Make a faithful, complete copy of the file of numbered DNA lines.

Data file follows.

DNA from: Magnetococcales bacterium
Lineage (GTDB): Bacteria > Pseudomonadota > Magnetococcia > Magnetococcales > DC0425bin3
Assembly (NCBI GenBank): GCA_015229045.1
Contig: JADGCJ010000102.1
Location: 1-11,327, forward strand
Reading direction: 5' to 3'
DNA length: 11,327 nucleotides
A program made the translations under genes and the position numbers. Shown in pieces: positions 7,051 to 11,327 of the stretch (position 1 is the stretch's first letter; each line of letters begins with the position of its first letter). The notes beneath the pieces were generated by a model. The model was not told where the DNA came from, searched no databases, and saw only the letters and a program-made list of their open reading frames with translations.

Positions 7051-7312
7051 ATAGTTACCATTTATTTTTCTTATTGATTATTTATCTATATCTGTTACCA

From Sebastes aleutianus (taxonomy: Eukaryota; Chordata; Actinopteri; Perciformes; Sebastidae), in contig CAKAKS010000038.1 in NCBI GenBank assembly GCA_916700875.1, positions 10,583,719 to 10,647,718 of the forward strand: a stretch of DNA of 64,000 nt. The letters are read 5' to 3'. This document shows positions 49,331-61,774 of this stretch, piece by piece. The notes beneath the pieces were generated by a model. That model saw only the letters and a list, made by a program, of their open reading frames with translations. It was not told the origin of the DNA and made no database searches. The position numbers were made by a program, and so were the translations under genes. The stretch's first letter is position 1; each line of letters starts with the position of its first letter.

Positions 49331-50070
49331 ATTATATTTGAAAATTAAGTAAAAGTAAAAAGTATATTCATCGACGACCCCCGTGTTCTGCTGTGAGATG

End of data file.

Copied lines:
DNA from: Magnetococcales bacterium
Lineage (GTDB): Bacteria > Pseudomonadota > Magnetococcia > Magnetococcales > DC0425bin3
Assembly (NCBI GenBank): GCA_015229045.1
Contig: JADGCJ010000102.1
Location: 1-11,327, forward strand
Reading direction: 5' to 3'
DNA length: 11,327 nucleotides
A program made the translations under genes and the position numbers. Shown in pieces: positions 7,051 to 11,327 of the stretch (position 1 is the stretch's first letter; each line of letters begins with the position of its first letter). The notes beneath the pieces were generated by a model. The model was not told where the DNA came from, searched no databases, and saw only the letters and a program-made list of their open reading frames with translations.

Positions 7051-7312
7051 ATAGTTACCATTTATTTTTCTTATTGATTATTTATCTATATCTGTTACCA

From Sebastes aleutianus (taxonomy: Eukaryota; Chordata; Actinopteri; Perciformes; Sebastidae), in contig CAKAKS010000038.1 in NCBI GenBank assembly GCA_916700875.1, positions 10,583,719 to 10,647,718 of the forward strand: a stretch of DNA of 64,000 nt. The letters are read 5' to 3'. This document shows positions 49,331-61,774 of this stretch, piece by piece. The notes beneath the pieces were generated by a model. That model saw only the letters and a list, made by a program, of their open reading frames with translations. It was not told the origin of the DNA and made no database searches. The position numbers were made by a program, and so were the translations under genes. The stretch's first letter is position 1; each line of letters starts with the position of its first letter.

Positions 49331-50070
49331 ATTATATTTGAAAATTAAGTAAAAGTAAAAAGTATATTCATCGACGACCCCCGTGTTCTGCTGTGAGATG